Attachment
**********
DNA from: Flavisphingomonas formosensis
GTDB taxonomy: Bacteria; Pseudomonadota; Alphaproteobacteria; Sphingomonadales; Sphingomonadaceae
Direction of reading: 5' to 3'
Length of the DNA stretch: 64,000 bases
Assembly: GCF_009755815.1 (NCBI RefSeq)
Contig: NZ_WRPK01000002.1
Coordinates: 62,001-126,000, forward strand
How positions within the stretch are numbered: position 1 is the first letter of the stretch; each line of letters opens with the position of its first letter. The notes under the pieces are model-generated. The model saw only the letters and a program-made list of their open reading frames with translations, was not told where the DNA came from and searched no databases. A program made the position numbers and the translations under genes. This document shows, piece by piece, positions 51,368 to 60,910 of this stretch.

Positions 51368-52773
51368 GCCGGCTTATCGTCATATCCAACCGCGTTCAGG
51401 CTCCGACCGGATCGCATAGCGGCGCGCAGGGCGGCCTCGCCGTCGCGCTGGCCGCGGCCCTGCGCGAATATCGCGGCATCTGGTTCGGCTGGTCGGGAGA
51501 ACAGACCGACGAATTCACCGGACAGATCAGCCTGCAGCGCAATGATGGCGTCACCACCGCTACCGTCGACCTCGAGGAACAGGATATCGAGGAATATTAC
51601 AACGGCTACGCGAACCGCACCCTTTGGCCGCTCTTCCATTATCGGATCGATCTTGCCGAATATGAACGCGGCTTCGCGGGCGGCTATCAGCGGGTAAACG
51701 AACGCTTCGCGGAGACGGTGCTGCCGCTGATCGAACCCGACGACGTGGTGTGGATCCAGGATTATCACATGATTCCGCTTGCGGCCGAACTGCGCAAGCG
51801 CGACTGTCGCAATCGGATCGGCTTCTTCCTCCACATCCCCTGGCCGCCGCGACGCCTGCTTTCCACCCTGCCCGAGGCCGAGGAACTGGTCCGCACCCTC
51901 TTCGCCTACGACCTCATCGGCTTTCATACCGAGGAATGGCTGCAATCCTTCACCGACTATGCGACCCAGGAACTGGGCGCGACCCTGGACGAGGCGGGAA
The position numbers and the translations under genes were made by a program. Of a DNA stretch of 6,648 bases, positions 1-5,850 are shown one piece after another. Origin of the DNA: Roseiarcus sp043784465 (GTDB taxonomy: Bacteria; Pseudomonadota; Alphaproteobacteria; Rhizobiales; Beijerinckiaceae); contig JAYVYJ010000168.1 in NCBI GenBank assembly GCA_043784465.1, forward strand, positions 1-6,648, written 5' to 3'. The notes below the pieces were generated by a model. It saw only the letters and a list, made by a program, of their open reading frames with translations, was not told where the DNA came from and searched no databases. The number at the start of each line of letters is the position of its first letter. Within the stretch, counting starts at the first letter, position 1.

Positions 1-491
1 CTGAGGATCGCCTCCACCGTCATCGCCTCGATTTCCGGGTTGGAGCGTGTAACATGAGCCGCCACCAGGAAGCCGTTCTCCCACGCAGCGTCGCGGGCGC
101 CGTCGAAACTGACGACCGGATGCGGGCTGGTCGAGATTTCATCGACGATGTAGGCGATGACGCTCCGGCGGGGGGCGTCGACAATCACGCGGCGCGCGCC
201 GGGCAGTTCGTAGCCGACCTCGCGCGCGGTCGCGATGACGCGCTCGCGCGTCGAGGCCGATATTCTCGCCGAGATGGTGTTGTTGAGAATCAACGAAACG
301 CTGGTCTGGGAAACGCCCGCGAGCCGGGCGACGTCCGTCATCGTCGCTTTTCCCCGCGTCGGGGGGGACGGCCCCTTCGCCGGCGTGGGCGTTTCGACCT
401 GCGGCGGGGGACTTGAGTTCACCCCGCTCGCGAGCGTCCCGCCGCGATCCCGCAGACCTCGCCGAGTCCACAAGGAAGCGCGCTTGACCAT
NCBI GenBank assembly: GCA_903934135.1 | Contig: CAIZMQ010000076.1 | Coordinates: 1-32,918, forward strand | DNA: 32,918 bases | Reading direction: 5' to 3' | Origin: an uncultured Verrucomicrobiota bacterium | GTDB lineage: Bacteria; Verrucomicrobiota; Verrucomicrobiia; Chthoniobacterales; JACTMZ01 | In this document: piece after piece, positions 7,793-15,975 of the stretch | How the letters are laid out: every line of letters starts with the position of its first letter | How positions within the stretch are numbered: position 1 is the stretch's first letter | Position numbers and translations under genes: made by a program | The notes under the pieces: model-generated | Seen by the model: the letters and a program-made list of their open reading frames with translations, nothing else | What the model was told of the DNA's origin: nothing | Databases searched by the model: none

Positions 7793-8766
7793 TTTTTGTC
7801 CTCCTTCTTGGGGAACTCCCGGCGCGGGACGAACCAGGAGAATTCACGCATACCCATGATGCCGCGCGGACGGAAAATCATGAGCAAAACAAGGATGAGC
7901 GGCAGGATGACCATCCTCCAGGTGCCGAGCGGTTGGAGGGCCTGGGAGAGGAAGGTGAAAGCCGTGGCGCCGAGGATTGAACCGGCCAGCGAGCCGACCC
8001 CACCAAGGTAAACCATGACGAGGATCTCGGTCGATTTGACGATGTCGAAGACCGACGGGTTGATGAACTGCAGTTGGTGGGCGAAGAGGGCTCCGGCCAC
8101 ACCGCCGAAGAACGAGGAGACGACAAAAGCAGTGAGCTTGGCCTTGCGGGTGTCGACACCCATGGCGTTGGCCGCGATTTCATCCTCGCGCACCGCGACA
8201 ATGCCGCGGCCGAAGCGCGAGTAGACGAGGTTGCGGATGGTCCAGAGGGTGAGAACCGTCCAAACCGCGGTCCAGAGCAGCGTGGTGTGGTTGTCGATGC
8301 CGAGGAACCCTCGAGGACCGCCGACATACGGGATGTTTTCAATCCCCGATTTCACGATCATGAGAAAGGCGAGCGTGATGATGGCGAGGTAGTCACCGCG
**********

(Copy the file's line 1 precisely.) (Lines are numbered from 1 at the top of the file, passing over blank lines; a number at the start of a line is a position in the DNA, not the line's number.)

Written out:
DNA from: Flavisphingomonas formosensis